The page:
Oct 302020

Go back to the beginning

40. Alabama 3 – Hotel California (The Eagles cover)

Indefinable genre-crossing collective Alabama 3 had been around since the ’90s, but, in the year 2000, they were experiencing a sudden burst of success. The reason: Their song “Woke Up This Morning” had been selected as the theme for the new HBO show The Sopranos. Did they respond to this unexpected windfall by becoming more palatable for the mainstream? Hell no! They released this strange and abrasive electro-grunge “Hotel California” cover sure to piss off any Eagles fan within hearing range.

39. Señor Coconut – Trans Europe Express (Cumbia) (Kraftwerk cover)

Señor Coconut is really Uwe H. Schmidt, a German composer of electronic music. And if “German composer of electronic music” makes you think Kraftwerk… well, apparently it made him think Kraftwerk too. In 2000, he set out to cover a bunch of Kraftwerk songs in different genres. The result, El Baile Aleman (“The German Dance”), drew from south-of-the-border sounds like cumbia, cha-cha, and merengue. A novelty record in a way, but one that works shockingly well. My personal favorite is “Trans Europe Express,” but the album is best experienced as a whole.

38. Queens Of The Stone Age – Never Say Never (Romeo Void cover)

In 2000, Queens Of The Stone Age, still early in their career, released a couple great covers. “Who’ll Be the Next in Line,” recorded for the Kinks tribute This Is Where I Belong, is good, but their heavy cover of Romeo Void’s 1982 post-punk oddity “Never Say Never” is even better.

37. Lee Kernaghan – Lump (Presidents of the United States of America cover)

In the early 2000s, Australian radio comedian Andrew Denton posed a challenge to his music guests, assigning each an unexpected song to cover. The results, as you’d expect from the premise, are extremely hit or miss; covers generally work better when the artist wants to cover a given song. But gems occasionally emerged, like the folk-poppy version of “Lump” by Down-Under country star Lee Kernaghan.

36. Ozark Henry – Suffragette City (David Bowie cover)

It took me ages to track down the Belgian covers compilation Glittering 2000 for this list. Once I saw the premise, though – “Belgian Acts Cover Glam Classics” – I was determined. Needless to say, I’d never heard of any of the bands on this album (is “big in Belgium” the new “big in Japan”?). But Ozark Henry’s “Suffragette City” was worth the effort.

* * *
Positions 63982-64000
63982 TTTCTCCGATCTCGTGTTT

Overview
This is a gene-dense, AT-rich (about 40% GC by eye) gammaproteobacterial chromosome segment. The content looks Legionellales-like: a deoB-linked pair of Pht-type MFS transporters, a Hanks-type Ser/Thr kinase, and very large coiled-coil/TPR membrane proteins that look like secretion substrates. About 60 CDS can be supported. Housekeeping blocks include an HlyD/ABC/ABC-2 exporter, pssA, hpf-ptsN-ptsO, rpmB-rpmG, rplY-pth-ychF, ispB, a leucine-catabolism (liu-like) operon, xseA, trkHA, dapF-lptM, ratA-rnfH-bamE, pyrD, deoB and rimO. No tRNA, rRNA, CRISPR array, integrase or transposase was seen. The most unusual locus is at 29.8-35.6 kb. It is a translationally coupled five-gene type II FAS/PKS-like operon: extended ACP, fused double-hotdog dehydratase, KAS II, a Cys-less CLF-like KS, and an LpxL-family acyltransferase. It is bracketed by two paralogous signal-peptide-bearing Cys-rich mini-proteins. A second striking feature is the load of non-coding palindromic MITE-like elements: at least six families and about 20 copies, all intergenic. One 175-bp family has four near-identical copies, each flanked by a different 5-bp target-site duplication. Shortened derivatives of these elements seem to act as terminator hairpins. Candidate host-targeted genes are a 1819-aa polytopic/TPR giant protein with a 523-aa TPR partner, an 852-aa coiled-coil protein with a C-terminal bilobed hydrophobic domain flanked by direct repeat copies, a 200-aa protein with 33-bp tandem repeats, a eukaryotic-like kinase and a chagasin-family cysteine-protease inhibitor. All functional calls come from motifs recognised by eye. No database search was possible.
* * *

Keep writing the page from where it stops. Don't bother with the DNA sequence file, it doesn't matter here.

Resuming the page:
35. Perry Farrell & Exene – Children of Night (The Doors cover)

Picking anything off the Doors tribute album Stoned Immaculate feels like cheating. The backing band, after all, is the three surviving Doors! They barely count as covers, and sure enough many tracks hew pretty closely to the originals. Not the contribution from Jane’s Addiction’s Perry Farrell and X’s Exene Cervenka, though. For one, there is no Doors song called “Children of Night.” This recording is an inventive combination of three Jim Morrison compositions: “The Palace Of Exile,” “A Little Game,” and “Celebration of the Lizard King.” It’s strange and mesmerizing, just like Morrison himself.

34. The Be Good Tanyas – Coo Coo Bird (Trad. cover)

The traditional song “Coo Coo Bird,” probably best known from the Clarence Ashley version that appeared on the legendary Anthology Of American Folk Music compilation, has been covered countless times. I mean “countless” literally; the song predates the advent of recorded music by over 100 years, so who knows how many people performed it then. But, among the versions it’s possible for us to hear, I’ve never heard one better than the Be Good Tanyas’. (Honorable mention to another 2000 Tanyas cover of another oft-covered folk song: “Oh Susannah”).

33. Built To Spill – Cortez the Killer (Neil Young cover)

Neil Young tends to stretch out “Cortez the Killer” live. The longest version, according to fan site Thrasher’s Wheat, clocks in at just over 22 minutes. That tops this Built to Spill cover, but not by much. It comes in at 20:30 and is just as weird and woolly as any by Neil himself. Shakey would be proud.

32. The Ladybug Transistor – I Found a Reason (Velvet Underground cover)

The Ladybug Transistor hail from the Elephant Six collective that spawned Neutral Milk Hotel and of Montreal, and their sound fits right in that framework: A little bit twee, a little bit trippy. No surprise they’re Velvet Underground fans, either. This is the highpoint of the oddly-titled tribute album Rabid Chords 002: VU Tribute.

31. Ivy – Only A Fool Would Say That (Steely Dan cover)

The soundtrack to the 2000 Jim Carrey movie Me, Myself, & Irene consists largely of new Steely Dan covers. Fun idea, shaky execution. Smash Mouth covering the Dan? Pass. But Ivy, cofounded by the late, great Adam Schlesinger the year before Fountains of Wayne, makes the whole exercise worth it with their wonderful electropop “Only A Fool Would Say That.”

The list continues on Page 4.

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